Pagani’s Fancy Huayra Roadster Gets A Fancy Soft Top

This isn’t the first time Pagani’s production line has featured on Speedhunters. I came here at the end of 2013 to take a first look at what would allow the Italian hypercar maker to boost production to meet demand. But not boost it by much, just enough to keep it the premium product it is.

It was such a special place the first time I was let loose in here, that I couldn’t possibly pass up the opportunity to have another wander around.


My last visit and the resulting pictures you see here were taken back in January, but I wasn’t able to share them with you until after this year’s Geneva Motor Show, where some of the cars – including this wild yellow Huayra – were scheduled to be shown.


Aside from the unique colour choice, this car was being fitted with the Pacchetto Tempesta (or the Storm Package), which is a combination of aerodynamic additions as well as some mechanical updates and interior refreshes. When I grabbed these shots the car was only wearing the front lip spoiler and had yet to receive the rear treatment which introduces a pretty serious rear finned diffuser.


The stock exhaust also gets replaced with the same lightweight system as fitted to the Huayra BC (again something that needed to be done to this car).


This new package, which Pagani says has been popular with the 100 Huayra owners out there, was being unveiled at Geneva alongside the BC.


At the time of my visit there were three Huayras approaching the final stages of production…


And a fourth very much at the initial stage. It’s always amazing to see a Pagani at this point; the attention to detail is amazing. Regardless of whether you’re talking about an exterior part or a little titanium bolt that nobody would ever see, it’s always perfection.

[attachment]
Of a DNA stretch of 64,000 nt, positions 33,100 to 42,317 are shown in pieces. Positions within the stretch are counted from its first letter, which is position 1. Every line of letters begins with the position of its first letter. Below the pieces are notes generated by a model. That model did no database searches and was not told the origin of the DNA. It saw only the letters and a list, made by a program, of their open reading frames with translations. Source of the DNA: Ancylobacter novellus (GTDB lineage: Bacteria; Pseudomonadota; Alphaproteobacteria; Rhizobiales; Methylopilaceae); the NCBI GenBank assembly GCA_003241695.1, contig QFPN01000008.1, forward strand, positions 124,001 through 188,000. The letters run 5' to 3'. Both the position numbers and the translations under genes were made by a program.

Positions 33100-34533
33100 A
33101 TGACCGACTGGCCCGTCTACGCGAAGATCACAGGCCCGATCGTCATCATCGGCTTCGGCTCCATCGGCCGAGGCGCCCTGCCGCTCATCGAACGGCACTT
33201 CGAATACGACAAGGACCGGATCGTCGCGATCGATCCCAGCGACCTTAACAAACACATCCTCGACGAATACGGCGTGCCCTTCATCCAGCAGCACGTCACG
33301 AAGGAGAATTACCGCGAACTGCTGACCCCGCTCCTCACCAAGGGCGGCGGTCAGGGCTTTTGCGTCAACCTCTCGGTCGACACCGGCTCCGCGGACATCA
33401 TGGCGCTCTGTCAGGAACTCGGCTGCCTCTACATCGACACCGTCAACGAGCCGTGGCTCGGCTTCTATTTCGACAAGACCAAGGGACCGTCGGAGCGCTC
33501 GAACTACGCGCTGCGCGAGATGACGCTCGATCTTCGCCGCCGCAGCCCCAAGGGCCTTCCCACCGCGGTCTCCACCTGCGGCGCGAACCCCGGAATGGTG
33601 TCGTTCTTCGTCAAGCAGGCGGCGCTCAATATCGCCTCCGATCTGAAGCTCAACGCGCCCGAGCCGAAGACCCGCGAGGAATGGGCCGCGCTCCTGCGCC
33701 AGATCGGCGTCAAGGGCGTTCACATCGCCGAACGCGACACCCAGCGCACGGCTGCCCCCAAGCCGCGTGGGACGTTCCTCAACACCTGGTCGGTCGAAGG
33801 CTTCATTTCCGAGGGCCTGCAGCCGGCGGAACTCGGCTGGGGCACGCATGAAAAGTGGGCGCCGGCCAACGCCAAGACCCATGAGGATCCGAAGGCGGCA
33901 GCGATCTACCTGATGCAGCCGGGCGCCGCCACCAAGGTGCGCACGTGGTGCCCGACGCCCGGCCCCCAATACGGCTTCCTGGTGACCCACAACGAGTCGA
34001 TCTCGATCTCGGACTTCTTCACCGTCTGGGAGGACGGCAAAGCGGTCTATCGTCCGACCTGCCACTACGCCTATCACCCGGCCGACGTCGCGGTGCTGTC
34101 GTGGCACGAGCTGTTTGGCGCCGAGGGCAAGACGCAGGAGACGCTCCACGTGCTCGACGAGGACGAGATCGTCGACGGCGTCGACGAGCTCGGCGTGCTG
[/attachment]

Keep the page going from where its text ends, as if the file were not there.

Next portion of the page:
That’s what makes a Pagani a Pagani, and very little else out there comes close.


A typical Huayra build takes anywhere from four to six months depending on the amount of customization that the client requests. And as you can imagine, at this sort of price level, everyone who buys one wants to make sure their car is totally unique.


Production of the 100 coupes is almost finished now and very soon Pagani will be onto the 25 Huayra BCs. After that it’s the next evolution of the Huayra – the Roadster – which begins production next year.

The Next Step Is Almost Here

It will be strange seeing a Huayra without gull-wing doors, but the removable rooftop will no doubt bring a whole new look and character to the car.


This particular Huayra was being built to US specifications, hence side reflectors being required front and back. But it was more the colour that I couldn’t get enough of. How good would this look parked next to a Bayside Blue BNR34 GT-R?! Of course, Pagani paintwork is on another level compared to what Nissan was able to do 17 years ago with the san-yons, but the hue similarity did make me feel all nerdy inside.


A lot of it comes down to the finishing; any imperfections, webbing or dull spots are compounded away before the paint is sealed.


Something bothered me when looking at this particular car from the front though…

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Yes, it’s another requirement to pass stringent US homologation – not counting the ridiculous number of cars Pagani needed to crash test. I’m talking about the side mirrors. Those fitted to the yellow car are exactly what the teardrop form should look like, and just how Horacio envisioned and penned them. Now compare that shape to the massively stretched US version. Pagani even had to add the ‘objects appear closer than they actually are’ message.